see today there are various avenues where women are placed at par with men, be
it in educational sector where the seats are often reserved for females, or in
parliament where they are given a fair chance considering the magnitude of
representation they have received in the past.
But the equality that we see as
existing today is a long fought battle. This is evident from the opposition that
the Hindu Code Bill (HSA) faced. The women were referred by the Anti HSA groups
as requiring the protection of men at all times whereas the proponent's
claimed that with liberty and freedom they can interact with other humans in a
very efficient manner.
The women were also claimed to be causing destruction in
the long running joint families and the families would break if they were given
the rights to manage the property. However this perception was defeated when the
names of women who lead movements in the past came to the table. It was the near
future that revealed the efficiency of providing women with a more equitable
position in the households and upliftment of their social bearing.
relationship of women's property ownership and socioeconomic outcome from it
had concluded that women give more value to the family needs, For instance, in
India the increase in income of the lower-caste women exponentially increased
the expenditure on schooling (Lake and Munshi 2011) which was a way towards
achieving a well developed and mindful societal establishment.
What more needs to be done
With the coming in of legislations from codifying the Hindu Personal Law to now
the Amendment Act of 2005, the Hindu law of succession and inheritance has
achieved milestones in the way of establishing gender equality beginning from
the codification requirement for a widow's subsistence after her husband's
death to now granting daughters with an equal coparcenary right as the sons.
However there are still some shortcomings in the act where the gender notions
are even prevalent today. As the principle act of 1956 progressed, the rights of
a widow are still limited to the extent of coparcenary rights.
daughters are afforded an equal share but widow's still do not have a coparcenary right. It would be a true acknowledgment of a
and sacrifices after the death of her husband if she had a coparcenary right in
the joint family property as the sons and daughters but the act is still silent
on this note and in-turn discriminates between the different members of the
class of women.
Secondly, the discrimination that women face today is also the
result of their religious beliefs that results from the existence of old
practices which treats women differently than men. The personal law is so deeply
rooted in the religion that the objective of affecting a gender neutral system
gets defeated on ground. Essentially when the devolution of the property of
women takes place, the heirs of the husband gets a priority than the women's
heirs including siblings and parents.
However this is not the case when the men's property devolution takes place, there is no mention of female heirs who
could inherit the property but only the husband's heirs are given a
preference. This marks the presence of patriarchy in property devolution and
still the existence of discrimination on the basis of gender can be sensed.
Hence, the devolution of property of males and females should be articulated in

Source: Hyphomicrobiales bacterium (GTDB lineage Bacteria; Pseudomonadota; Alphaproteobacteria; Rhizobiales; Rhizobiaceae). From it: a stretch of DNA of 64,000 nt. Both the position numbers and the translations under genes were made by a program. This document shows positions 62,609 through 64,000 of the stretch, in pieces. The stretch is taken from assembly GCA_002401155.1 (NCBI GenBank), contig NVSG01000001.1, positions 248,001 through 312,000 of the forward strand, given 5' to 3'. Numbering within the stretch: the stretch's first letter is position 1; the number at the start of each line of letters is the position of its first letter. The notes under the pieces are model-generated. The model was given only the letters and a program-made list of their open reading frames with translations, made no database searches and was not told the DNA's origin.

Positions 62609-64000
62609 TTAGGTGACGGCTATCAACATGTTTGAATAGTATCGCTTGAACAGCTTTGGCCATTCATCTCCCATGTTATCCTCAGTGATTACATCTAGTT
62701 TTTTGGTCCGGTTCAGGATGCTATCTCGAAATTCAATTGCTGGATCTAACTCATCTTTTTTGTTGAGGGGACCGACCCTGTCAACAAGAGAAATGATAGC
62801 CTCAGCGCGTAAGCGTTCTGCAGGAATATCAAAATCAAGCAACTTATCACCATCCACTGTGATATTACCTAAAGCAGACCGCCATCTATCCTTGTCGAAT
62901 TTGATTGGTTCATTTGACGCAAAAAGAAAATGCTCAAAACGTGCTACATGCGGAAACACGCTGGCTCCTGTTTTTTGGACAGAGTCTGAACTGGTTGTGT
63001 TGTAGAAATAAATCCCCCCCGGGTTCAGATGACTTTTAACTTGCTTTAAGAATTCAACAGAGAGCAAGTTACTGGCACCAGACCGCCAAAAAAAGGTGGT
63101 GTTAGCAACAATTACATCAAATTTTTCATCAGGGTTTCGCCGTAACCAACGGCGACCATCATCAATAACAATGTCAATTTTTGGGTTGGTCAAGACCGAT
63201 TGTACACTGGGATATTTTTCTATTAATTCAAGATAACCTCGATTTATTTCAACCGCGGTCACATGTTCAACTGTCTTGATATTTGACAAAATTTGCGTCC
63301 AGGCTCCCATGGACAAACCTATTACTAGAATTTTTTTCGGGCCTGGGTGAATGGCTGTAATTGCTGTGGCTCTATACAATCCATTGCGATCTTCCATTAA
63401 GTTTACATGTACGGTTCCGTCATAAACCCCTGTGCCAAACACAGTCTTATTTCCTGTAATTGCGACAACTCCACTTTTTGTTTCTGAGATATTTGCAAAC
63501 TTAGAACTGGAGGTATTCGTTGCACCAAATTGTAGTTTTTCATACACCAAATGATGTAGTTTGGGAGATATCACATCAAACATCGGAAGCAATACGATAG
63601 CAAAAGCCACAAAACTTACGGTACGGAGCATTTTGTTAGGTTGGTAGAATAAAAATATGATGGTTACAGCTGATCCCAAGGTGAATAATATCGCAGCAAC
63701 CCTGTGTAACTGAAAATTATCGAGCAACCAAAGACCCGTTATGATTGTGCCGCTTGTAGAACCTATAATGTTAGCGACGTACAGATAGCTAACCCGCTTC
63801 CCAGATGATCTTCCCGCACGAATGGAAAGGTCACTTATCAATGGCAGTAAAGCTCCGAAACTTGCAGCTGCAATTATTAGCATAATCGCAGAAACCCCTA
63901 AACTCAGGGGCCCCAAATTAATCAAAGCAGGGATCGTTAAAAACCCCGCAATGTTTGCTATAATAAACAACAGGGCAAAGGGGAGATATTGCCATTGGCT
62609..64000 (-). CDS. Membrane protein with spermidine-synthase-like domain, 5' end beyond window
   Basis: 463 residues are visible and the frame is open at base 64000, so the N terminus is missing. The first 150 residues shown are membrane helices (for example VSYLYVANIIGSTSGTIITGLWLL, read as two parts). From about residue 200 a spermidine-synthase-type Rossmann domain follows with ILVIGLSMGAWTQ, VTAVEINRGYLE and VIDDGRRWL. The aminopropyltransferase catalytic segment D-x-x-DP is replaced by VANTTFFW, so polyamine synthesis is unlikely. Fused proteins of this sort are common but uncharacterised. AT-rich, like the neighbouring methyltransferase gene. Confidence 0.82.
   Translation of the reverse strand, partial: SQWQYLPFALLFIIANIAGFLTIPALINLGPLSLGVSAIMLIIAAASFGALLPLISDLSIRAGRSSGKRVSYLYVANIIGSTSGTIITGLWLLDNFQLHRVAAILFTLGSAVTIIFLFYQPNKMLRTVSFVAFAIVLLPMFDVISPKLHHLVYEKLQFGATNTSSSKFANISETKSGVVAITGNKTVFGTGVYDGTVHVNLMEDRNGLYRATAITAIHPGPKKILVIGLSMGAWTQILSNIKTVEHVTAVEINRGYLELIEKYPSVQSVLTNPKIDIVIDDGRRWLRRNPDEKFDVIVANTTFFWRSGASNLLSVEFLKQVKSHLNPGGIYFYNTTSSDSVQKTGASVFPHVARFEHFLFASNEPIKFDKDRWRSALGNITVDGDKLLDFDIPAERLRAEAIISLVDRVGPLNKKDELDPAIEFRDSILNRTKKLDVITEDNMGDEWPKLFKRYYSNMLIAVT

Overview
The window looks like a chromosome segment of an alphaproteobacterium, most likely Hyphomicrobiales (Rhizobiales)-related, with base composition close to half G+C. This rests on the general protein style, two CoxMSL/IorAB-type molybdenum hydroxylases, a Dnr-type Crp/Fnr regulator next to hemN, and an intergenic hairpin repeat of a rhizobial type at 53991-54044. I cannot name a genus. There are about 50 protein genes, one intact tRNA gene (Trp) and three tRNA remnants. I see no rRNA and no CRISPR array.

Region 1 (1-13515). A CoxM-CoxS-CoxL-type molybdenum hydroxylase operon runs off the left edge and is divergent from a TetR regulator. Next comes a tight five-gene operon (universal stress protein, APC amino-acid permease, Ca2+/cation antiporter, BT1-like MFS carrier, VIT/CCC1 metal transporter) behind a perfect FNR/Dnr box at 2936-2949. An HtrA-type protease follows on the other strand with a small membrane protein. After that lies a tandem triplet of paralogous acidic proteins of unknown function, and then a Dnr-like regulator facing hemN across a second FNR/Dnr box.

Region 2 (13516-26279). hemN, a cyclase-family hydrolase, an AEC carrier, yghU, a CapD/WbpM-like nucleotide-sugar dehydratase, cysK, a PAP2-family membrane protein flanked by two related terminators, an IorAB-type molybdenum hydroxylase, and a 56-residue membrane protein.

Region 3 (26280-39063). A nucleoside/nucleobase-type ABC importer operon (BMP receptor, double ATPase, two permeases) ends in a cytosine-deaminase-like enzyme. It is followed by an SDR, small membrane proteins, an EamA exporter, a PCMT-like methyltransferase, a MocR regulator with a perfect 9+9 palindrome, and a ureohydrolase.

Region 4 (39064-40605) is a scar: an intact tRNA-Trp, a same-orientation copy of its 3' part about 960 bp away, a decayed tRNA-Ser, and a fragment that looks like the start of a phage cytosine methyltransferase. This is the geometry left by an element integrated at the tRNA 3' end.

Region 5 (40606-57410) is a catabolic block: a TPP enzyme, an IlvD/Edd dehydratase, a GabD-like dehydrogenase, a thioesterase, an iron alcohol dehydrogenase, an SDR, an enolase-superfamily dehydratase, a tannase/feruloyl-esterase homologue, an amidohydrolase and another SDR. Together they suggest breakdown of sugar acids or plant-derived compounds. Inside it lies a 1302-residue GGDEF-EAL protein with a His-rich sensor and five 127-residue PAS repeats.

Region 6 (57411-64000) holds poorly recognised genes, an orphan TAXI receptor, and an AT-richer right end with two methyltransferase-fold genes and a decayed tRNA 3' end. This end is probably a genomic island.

a similar pattern whereby treating the natal families of both with a similar
The property rights are a very essential part of the subsistence needs and a way
of carrying forward the lineage. It has time and again proved essential for an
economic and social standing but will it be acceptable to say that only men
needs this social standing? The most common response to this would be a NO
however it is so embedded in our social structure that women still suffer a
setback when this appears as a question to carry forward a lineage.
reform initiatives have surely come way forward in causing an end to this gender
based discrimination whether it was the first codification of Hindu Personal Law
and doing away with the Mitakshara and Dayabhaga School of thoughts or providing
a right of share to a daughter in her fathe's property. However it cannot be
said to have progressed to an extent that is needed to equate the socioeconomic
standing of both genders. But with the adoption of a gender neutral lens the
legislators can be entrusted to take a decision that places both the genders at
par with each other.
- Sona Khan, ��Inheritance of Indian Women: a Perspective��
(Jstor2000) ;accessed November 10, 2020
- Reena Patel, ��Hindu Women's Property Rights in India: A Critical
Appraisal�� (Jstor2006) ; accessed November 07, 2020
- Aparajita Goyal, ("Women's Inheritance Rights and Intergenerational
Transmission of Resources in India" by Klaus Deininger 2013) ;accessed
November 10, 2020
- Hindu Succession Act 1956
- The Hindu Succession (Amendment) Act, 2005
- The Hindu Women's Rights To Property Act, 1937
- The Madras Aliyasantana (Karnataka Amendment) Act, 1961
Award Winning Article Is Written By: Mr.Aman Sharma
- 174th Law Commission Report, Property Rights of Women: Proposed Reforms
Under the Hindu Law (2000).
- Vineeta Sharma vs. Rakesh Sharma, (2019) 6 SCC 162.
- Section 23; disentitles a female heir to ask for partition in respect of
a dwelling house wholly occupied by a joint family until the male heirs
choose to divide their respective shares therein. It is also proposed to
omit the said section so as to remove the disability on female heirs
contained in that section [Now Repealed].
- Section 24 ; Certain widows remarrying may not inherit as widows [Now